US 4954148 A
An apparatus for treating a gas stream with a liquid includes a housing containing an eliminator section for removing liquid from the gas and, adjacent to and upstream of the eliminator section with respect to the gas flow, vertical angle liquid collectors mounted on side walls of the housing to remove from the gas stream large amounts of liquid which flow along the side walls. A plate member depends from a top wall of the housing and another plate member extends up from adjacent the bottom wall of the housing to deflect toward a central portion of the eliminator liquid-laden portions of the gas stream which travel along the top and bottom walls. Baffles upstream of the eliminator are adjustable to control the flow of gas through the apparatus. The eliminator includes a plurality of sawtooth blades defining zigzag paths for the gas, each blade including a plurality of planar members each having at least one vertical groove adjacent its trailing end to remove liquid from the gas and permit it to drain. Each blade member terminates in a tail portion, parallel to the gas flow, defining additional drainage grooves.
1. In an apparatus for treating a gas stream with a liquid, the combination of a housing having side walls and an inlet and an outlet for the gas stream, means for moving the gas stream at a high velocity through the housing generally horizontally from the inlet to the outlet, means for placing substantial quantities of liquid into intimate contact with the gas stream to condition the gas stream, and an eliminator for removing liquid particles from the gas stream, the improvement comprising means in the housing upstream of the eliminator for removing from the gas stream large quantities of the liquid which travel along the side walls of the housing, said liquid removing means comprising substantially vertical elements projecting from the side walls of the housing toward the center of the gas stream, said vertical elements being positioned upstream of and adjacent to the eliminator.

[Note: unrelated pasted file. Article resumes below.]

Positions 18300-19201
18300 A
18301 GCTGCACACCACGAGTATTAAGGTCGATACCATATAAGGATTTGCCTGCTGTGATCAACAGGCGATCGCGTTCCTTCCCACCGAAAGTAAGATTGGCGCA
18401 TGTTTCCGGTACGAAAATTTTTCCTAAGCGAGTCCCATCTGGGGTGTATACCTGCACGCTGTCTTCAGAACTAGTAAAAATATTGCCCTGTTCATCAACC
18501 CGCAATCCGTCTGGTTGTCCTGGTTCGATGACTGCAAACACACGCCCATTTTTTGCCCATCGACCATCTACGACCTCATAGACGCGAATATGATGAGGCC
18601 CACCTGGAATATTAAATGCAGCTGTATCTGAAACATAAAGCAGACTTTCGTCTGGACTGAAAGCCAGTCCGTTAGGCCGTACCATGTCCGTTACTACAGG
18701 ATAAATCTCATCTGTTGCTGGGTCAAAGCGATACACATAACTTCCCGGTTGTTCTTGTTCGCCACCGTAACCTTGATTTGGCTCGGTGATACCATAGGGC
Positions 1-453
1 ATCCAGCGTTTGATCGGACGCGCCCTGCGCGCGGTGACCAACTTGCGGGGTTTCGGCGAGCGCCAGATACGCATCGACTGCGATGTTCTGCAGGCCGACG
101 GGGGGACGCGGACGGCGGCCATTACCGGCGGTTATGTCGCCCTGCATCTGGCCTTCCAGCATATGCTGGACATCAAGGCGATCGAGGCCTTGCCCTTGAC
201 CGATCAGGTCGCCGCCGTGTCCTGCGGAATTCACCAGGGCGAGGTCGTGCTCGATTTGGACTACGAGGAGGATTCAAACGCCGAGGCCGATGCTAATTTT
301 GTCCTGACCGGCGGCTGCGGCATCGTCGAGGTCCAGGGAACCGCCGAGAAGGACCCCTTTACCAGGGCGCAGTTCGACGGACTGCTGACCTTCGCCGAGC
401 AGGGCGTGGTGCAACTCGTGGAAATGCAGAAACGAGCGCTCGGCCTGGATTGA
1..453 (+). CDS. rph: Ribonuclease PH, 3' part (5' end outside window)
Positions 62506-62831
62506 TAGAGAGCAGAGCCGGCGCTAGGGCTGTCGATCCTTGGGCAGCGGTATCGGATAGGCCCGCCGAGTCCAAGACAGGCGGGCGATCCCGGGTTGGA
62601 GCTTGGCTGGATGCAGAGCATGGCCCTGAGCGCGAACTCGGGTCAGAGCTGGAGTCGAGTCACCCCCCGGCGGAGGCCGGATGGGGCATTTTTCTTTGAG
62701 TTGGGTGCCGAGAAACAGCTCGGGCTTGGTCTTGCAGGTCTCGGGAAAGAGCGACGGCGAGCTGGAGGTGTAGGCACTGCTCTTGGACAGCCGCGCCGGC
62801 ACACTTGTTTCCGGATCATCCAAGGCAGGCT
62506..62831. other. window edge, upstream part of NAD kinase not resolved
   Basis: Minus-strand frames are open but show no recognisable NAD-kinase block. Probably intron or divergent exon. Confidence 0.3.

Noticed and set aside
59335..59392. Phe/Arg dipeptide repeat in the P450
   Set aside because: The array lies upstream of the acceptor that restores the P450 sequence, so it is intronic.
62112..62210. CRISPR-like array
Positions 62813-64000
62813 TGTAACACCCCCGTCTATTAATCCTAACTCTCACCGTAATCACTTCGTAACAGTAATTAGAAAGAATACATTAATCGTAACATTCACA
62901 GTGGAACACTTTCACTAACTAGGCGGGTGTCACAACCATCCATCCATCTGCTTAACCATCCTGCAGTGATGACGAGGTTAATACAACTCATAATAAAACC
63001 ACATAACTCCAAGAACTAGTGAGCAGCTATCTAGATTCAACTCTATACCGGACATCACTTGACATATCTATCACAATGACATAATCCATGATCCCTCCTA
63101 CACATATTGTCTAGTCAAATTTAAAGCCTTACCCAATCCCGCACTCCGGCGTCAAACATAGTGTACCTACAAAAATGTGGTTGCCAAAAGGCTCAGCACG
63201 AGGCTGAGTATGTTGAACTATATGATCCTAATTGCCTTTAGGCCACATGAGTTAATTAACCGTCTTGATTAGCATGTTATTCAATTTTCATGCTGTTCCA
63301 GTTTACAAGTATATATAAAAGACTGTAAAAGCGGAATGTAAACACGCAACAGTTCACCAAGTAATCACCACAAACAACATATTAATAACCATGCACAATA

2. The apparatus according to claim 1, wherein said vertical elements comprise angle members each including a first leg having an end projecting from its associated side wall of the housing toward the center of the gas stream and a second leg extending upstream from the projecting end of the first leg, each angle member defining with its associated side wall a channel facing upstream.